You may not feel that way about your horse and your riding capabilities... but others are more safety conscious and looking to save their hides from a fall or disastrous injury to horse, rider or both.
Just ride it out... at that moment it maybe all you can do, but learn from that mistake so it doesn't repeat itself it the smartest thing you can do.
I now bow my head to those that can eloquently and without emotion(usually) explain in simplicity how to save yourself some anguish and safely learn a way to prevent such a thing happening....
Smilie.... EA... where are you????
ETA:.... need to agree with others posts above... now off the soapbox!
|11-09-2011, 09:41 AM|
i agree with all the posts, except that of CarolN. That is the final last ditch resort, same as trying to steer a car down a winding road with brakes that have failed, when it would have been much better to have made sure the car had brakes in the first place
I would not ride this horse out on a trail until I had some really good body control on him. When a horse is trying to do his own thing, resistant to the rider's cues, it is only a matter of time until he takes things into his own 'hooves'
Often people get away with trail riding a horse that is not really broke, with them being more of a passenger that actual rider, by their horse happy to just stay with another equine companion or so, but it can / will backfire at one point or another
I would get that shoulder control, hip control, obedience at all gaits and a one rein stop on this horse in an enclosed area before ever riding him out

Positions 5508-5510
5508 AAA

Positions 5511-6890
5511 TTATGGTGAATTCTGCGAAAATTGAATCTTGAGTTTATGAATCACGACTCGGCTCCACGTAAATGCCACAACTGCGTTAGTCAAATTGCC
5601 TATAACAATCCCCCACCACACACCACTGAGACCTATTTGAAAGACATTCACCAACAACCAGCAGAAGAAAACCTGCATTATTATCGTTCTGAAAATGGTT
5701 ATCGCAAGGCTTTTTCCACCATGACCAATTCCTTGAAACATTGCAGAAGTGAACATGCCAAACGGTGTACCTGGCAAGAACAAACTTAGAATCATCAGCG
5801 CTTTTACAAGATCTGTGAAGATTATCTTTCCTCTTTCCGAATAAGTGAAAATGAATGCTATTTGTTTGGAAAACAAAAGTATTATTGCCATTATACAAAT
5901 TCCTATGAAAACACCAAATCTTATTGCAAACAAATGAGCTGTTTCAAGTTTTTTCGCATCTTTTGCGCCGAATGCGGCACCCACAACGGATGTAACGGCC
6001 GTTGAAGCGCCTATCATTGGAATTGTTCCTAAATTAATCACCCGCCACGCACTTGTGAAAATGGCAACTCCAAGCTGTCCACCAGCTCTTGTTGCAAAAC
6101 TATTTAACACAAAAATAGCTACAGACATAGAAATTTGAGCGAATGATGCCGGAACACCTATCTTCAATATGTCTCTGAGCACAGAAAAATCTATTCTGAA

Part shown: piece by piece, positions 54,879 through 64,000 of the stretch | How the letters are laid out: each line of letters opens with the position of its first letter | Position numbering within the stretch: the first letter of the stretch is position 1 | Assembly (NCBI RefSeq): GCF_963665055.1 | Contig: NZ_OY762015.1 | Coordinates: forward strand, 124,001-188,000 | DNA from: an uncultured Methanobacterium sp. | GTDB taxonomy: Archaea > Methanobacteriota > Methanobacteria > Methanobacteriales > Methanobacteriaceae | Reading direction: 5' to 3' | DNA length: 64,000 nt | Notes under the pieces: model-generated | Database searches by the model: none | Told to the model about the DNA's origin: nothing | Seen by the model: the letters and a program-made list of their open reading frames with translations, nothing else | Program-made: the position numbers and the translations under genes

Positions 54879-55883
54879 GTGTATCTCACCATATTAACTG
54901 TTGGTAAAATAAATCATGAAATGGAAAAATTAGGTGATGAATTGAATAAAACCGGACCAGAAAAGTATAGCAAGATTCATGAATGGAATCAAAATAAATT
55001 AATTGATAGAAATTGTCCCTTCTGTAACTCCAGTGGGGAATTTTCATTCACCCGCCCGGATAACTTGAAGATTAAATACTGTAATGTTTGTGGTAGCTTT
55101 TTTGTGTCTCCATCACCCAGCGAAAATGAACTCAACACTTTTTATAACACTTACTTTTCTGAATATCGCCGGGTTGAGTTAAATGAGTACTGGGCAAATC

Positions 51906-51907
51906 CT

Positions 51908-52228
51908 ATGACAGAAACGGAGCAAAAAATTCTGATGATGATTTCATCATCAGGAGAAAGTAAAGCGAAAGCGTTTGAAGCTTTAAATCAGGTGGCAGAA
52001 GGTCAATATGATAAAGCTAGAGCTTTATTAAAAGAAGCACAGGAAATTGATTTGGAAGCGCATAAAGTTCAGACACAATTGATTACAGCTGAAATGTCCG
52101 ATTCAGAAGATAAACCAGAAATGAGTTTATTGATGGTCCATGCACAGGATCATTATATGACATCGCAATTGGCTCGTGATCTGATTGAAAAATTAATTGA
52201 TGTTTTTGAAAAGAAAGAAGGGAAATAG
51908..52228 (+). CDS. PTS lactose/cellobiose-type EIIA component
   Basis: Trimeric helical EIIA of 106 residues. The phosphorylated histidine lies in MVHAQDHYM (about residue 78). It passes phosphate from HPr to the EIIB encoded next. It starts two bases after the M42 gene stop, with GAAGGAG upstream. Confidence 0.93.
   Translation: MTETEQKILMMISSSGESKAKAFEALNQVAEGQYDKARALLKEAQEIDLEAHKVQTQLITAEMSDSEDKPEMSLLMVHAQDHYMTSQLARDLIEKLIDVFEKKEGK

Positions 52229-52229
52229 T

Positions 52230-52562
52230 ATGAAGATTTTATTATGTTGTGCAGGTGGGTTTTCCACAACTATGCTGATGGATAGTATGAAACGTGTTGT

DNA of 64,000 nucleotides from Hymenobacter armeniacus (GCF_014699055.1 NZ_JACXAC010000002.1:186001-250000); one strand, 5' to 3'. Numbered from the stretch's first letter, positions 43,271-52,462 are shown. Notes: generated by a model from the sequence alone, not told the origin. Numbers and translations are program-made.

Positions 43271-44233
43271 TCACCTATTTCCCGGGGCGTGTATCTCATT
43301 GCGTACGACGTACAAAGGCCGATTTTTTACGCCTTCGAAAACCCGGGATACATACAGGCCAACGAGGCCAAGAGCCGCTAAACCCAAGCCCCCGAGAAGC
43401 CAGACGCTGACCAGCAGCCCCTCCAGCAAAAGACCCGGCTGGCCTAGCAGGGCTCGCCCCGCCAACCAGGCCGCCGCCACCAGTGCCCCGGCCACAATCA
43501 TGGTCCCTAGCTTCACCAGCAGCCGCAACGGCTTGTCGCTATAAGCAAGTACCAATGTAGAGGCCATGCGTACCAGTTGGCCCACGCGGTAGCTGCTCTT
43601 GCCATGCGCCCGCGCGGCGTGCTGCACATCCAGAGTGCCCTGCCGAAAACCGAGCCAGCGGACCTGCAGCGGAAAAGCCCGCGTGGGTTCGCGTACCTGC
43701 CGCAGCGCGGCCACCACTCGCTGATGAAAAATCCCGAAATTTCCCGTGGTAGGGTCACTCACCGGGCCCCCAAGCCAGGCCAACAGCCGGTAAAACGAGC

Once you have some real body control, work him first hard around home, then take him out on a short relaxing trial ride. Don't try and ride him beyond where you think you will be able to, but make sure it is your decision as to when to head home. The horse does not know how far you were going to go, just that you and not he made the choice. Gradually increase the distance
For an example-you know he is pretty willing and relaxed for about a mile or so from home. Then turn around just before you get to the point where he might become difficult. If you do ask him to go beyond that point, make sure you have the skill to ride him past it
I agree that you should not try and use the one rein stop if your horse has gotten the jump on you , far as a down right bolt, as you might make him trip and fall. Also, don't use it if you have not taught him the stop at all the gaits , starting with the walk, first